Mary Braidwood Mowle arrived in Sydney in 1836 at the age of nine aboard a convict ship on which her father Dr Thomas Braidwood Wilson was Surgeon Superintendent. She grew up as a privileged child on an estate granted to her father at Braidwood in south-eastern New South Wales where he was known as the 'laird'.Her fortunes changed. Orphaned and penniless at 16, she married at 17 and went to live in a bark hut in the Australian Alps. Later she moved to a farm on the Limestone Plains (on the site of Parliament House, Canberra). Here and later at Eden where her husband became Collector of Customs she recorded in her diary the life of a woman in those difficult days, when childbirth was so often life-threatening, childhood illness and death common, and the Australian colonies were wracked by drought and depression and then the upheaval of the discovery of gold.Mary Mowle's accounts offer a rich, captivating insight into life in mid-nineteenth century Australia. Through her diaries and Patricia Clarke's painstaking research the people of the infant colony come to life.From the pages of A Colonial Woman emerges an authentic picture, seldom glimpsed before, of how families and particularly women and children lived in early Australia.A Colonial Woman is a goldmine for local historians and those researching family history in early and mid-nineteenth century Australia. In addition to well-known landowning families such as the Murrays of Yarralumla, the Campbells of Duntroon, the Ryries and Gordons of Braidwood, the Kings and Powells of Bungendore, the Walkers, Mannings and Archers of Twofold Bay, many others — convicts and their descendants, free settlers and government officials —appear in its pages.At Twofold Bay there are the sailors, whalers and traders as well as squatting families and settlers from Bombala, Cooma and all over the southern Monaro and northern Victoria who passed through the port of Eden. They all come under the eye of Mary Braidwood Mowle in her diary. All these references are supplemented and explained in the author's notes and they can be easily reached through a comprehensive index.Patricia Clarke is a distinguished writer, historian, editor and former journalist who has written extensively about women in Australian history. Several of her books are biographies of women writers and others explore the role of letters and diaries in the lives of women. Her books include The Governesses, Pen Portraits, Life Lines (with Dale Spender); biographies of Australian writers Louisa Atkinson (Pioneer Writer), Jessie Couvreur (Tasma and Tasma’s Diaries) and Rosa Praed (Rosa! Rosa!). She jointly edited two books of the letters of Australian poet Judith Wright (The Equal Heart and Mind and With Love and Fury) and she has written widely on media history. She is a Fellow of the Australian Academy of Humanities and a Fellow of the Federation of Australian Historical Societies.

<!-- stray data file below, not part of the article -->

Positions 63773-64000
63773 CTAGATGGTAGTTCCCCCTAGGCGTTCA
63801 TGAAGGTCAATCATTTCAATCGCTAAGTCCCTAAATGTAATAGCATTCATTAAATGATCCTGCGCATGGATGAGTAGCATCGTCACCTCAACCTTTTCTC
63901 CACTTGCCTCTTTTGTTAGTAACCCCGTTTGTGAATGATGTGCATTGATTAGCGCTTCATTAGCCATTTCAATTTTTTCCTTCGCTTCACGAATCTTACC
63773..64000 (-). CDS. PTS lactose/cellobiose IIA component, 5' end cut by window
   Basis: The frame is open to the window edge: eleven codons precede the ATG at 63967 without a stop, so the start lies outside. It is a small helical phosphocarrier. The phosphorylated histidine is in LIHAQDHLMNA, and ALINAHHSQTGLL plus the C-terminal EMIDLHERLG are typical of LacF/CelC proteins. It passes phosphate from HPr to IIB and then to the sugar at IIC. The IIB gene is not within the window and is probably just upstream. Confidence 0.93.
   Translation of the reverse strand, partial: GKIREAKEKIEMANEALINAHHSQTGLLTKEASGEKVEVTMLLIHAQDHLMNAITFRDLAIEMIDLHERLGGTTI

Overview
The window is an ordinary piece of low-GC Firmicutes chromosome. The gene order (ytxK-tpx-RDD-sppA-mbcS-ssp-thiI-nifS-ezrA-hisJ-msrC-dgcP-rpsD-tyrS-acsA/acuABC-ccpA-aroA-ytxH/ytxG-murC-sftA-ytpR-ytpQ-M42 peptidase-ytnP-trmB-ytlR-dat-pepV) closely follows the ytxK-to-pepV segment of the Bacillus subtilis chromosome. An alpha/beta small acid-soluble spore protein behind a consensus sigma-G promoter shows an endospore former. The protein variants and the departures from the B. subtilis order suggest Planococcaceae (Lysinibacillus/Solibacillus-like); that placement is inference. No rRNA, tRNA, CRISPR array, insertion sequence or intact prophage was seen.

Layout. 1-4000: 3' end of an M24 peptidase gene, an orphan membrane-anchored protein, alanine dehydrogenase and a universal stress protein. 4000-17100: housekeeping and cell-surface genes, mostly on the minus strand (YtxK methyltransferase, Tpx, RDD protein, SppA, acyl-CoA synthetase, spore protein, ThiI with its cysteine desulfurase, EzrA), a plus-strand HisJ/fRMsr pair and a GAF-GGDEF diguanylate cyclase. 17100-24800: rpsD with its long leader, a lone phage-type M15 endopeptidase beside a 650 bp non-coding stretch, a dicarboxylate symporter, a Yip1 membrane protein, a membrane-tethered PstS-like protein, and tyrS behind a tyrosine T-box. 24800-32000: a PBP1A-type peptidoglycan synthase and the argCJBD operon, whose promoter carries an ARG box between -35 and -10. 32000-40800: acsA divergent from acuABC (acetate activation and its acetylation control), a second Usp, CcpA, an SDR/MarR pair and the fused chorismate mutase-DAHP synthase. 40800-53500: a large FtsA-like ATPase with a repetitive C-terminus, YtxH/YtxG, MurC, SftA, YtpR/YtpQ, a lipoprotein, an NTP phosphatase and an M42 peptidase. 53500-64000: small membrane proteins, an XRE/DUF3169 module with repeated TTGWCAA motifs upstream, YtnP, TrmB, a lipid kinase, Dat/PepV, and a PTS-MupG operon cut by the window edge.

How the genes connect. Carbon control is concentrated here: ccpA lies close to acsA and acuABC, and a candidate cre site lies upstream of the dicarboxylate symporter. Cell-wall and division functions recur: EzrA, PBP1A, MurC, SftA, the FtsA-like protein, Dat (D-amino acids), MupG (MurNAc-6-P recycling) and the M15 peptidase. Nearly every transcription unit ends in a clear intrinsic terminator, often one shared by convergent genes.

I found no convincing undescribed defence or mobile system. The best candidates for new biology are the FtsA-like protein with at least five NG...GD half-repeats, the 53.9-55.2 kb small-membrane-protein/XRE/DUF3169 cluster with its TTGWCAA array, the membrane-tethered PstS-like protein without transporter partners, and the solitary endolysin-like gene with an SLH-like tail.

A Colonial Woman by Patricia Clarke



    • Wix Facebook page
    • Instagram Social Icon

    © 2016 by KATE Proudly Created with